Retail banks are failing to embrace Web 2.0 technologies like mashups, Rich Internet Applications and widgets due to security fears and concerns about losing control of their content, according to analyst house Datamonitor.
Datamonitor says a generation of customers now considers the Internet as the natural medium for banking and they expect more customisation and interactivity.
"That can mean anything from having your online bank permanently available as a widget, to having third-party information such as stock prices delivered to it as an RSS feed, to its existence as an island in a virtual world like Second Life," says Rik Turner, retail banking technology analyst, Datamonitor.
But banks are concerned at the loss of control and the security implications of opening their online services to third-party content.
Security is a major challenge for banks looking to introduce Web 2.0 features because anything that opens a window for someone other than the customer is inherently dangerous from a bank's perspective, says Datamonitor.
There are also reputational and legal risks in allowing third-party content on a bank's Web site, opening up the possibility of illegal or offensive material appearing online.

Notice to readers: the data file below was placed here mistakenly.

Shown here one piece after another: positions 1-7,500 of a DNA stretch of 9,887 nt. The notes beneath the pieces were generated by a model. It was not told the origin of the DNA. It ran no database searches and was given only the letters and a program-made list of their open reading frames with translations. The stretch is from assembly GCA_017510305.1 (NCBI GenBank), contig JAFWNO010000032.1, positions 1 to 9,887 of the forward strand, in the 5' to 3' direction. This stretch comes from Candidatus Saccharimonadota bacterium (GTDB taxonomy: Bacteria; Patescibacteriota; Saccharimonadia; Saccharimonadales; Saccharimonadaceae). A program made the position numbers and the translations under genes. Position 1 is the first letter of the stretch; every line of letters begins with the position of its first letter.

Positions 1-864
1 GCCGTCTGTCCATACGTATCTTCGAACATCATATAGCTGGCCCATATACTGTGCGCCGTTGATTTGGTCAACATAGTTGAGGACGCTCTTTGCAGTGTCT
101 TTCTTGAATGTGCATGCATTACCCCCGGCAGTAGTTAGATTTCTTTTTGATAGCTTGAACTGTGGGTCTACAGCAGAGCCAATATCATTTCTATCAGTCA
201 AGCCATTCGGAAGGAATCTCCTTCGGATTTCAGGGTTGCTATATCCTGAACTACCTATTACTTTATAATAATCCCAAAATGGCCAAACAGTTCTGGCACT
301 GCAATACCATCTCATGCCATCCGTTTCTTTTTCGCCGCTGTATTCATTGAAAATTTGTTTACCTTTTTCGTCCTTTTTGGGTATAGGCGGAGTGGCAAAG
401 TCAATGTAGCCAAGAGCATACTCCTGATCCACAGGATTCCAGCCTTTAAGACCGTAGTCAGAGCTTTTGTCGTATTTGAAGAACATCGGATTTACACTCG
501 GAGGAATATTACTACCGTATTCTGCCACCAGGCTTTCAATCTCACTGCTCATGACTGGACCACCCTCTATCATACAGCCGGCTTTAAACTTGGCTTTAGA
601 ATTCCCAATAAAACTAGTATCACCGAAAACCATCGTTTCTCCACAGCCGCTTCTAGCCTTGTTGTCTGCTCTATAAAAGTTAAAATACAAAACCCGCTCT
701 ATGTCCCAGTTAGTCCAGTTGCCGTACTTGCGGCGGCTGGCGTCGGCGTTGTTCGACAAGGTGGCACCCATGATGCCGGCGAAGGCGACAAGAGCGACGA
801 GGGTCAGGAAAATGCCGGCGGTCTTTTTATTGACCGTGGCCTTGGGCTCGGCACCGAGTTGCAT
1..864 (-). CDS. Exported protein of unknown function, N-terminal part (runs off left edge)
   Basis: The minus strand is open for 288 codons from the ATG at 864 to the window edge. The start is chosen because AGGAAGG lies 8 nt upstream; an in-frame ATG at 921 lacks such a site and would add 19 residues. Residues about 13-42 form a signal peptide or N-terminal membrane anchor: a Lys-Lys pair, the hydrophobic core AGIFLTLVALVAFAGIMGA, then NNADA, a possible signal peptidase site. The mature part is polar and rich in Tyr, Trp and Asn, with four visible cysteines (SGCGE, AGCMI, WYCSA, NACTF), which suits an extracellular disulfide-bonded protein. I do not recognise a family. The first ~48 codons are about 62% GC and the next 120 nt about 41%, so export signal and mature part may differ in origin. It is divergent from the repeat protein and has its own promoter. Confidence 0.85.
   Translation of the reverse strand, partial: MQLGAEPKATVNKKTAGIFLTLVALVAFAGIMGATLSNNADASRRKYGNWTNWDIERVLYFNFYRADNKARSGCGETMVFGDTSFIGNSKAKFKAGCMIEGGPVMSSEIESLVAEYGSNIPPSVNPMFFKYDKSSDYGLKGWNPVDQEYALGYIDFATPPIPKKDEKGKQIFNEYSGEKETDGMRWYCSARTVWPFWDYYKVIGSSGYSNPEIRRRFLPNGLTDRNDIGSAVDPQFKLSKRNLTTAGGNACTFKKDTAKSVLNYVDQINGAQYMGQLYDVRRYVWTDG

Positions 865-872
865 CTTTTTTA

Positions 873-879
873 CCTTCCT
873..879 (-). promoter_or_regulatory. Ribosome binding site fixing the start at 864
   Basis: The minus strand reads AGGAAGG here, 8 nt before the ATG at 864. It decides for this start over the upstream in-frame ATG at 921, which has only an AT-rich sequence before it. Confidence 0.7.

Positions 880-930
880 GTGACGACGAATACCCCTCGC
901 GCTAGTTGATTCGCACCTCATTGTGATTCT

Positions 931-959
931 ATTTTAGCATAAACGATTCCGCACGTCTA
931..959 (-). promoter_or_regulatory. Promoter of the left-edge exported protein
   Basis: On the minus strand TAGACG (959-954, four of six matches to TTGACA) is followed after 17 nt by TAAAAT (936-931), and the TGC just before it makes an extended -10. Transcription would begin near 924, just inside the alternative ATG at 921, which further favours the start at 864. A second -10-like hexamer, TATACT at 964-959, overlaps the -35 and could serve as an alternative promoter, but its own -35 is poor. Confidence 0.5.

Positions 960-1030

But despite these concerns, Datamonitor says financial firms want to introduce Web 2.0 but in order to capitalise on this vendors must do more to reassure banking clients that their Web 2.0 technology is secure.
Says Turner: "We expect to see some Web 2.0 capabilities such as mashups launched by the more innovative banks over the next year, but large-scale adoption will require work by enterprise software vendors to convince the great majority of them that the technology won't be handing out the keys to the safe nor setting them up for lawsuits."
Datamonitor's conclusions echo the results of research conducted by IT specialist Conchango last year that found fears over brand damage are preventing the UK's major retail banks and building societies from implementing Web 2.0 applications. The survey of 60 senior executives in the financial sector found that brand damage is the top concern with Web 2.0 technology, over and above security and cost.